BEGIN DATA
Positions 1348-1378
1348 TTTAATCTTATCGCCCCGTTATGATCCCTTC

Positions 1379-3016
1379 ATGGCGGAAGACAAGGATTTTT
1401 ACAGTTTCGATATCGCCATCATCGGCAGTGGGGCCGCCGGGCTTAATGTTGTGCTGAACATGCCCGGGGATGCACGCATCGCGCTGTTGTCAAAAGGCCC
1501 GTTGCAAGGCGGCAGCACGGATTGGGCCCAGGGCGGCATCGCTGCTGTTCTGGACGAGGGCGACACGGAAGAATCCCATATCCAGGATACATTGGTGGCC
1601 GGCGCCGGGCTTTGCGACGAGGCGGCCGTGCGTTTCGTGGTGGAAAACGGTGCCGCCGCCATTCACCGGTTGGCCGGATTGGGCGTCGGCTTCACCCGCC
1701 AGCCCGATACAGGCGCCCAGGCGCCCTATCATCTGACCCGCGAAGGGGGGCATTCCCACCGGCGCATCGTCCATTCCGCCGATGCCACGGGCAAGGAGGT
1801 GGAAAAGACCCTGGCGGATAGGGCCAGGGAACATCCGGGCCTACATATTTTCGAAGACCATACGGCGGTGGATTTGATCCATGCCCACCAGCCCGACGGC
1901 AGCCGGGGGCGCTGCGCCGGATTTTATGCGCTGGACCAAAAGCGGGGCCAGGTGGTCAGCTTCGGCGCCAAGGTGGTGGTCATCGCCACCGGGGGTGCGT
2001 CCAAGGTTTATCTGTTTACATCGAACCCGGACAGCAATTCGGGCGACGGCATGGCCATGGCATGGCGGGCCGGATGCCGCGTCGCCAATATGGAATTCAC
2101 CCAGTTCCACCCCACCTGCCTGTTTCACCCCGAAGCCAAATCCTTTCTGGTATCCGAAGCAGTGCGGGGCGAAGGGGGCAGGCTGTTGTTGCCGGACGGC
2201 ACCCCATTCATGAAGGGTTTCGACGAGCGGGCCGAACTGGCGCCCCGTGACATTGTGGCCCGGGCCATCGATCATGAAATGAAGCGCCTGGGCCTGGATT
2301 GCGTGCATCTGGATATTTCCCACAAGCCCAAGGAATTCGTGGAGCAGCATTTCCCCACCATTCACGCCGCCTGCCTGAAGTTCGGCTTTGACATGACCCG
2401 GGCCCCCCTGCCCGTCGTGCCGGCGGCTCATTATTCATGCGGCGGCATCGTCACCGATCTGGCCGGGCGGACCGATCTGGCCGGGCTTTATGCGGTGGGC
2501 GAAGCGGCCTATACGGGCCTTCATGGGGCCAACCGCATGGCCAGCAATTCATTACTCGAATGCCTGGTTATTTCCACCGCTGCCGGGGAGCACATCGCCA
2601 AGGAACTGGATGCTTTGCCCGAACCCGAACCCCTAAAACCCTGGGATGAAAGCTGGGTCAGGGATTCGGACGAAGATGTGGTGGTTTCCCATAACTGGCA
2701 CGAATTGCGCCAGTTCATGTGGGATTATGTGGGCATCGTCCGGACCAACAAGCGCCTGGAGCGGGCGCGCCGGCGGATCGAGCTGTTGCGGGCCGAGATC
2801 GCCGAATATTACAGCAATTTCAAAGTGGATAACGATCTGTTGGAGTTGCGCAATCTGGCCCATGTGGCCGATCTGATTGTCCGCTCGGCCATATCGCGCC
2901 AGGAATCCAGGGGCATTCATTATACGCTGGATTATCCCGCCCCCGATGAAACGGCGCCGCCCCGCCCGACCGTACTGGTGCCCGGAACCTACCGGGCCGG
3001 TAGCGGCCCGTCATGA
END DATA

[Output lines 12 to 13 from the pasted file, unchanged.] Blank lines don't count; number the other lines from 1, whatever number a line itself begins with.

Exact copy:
2101 CCAGTTCCACCCCACCTGCCTGTTTCACCCCGAAGCCAAATCCTTTCTGGTATCCGAAGCAGTGCGGGGCGAAGGGGGCAGGCTGTTGTTGCCGGACGGC
2201 ACCCCATTCATGAAGGGTTTCGACGAGCGGGCCGAACTGGCGCCCCGTGACATTGTGGCCCGGGCCATCGATCATGAAATGAAGCGCCTGGGCCTGGATT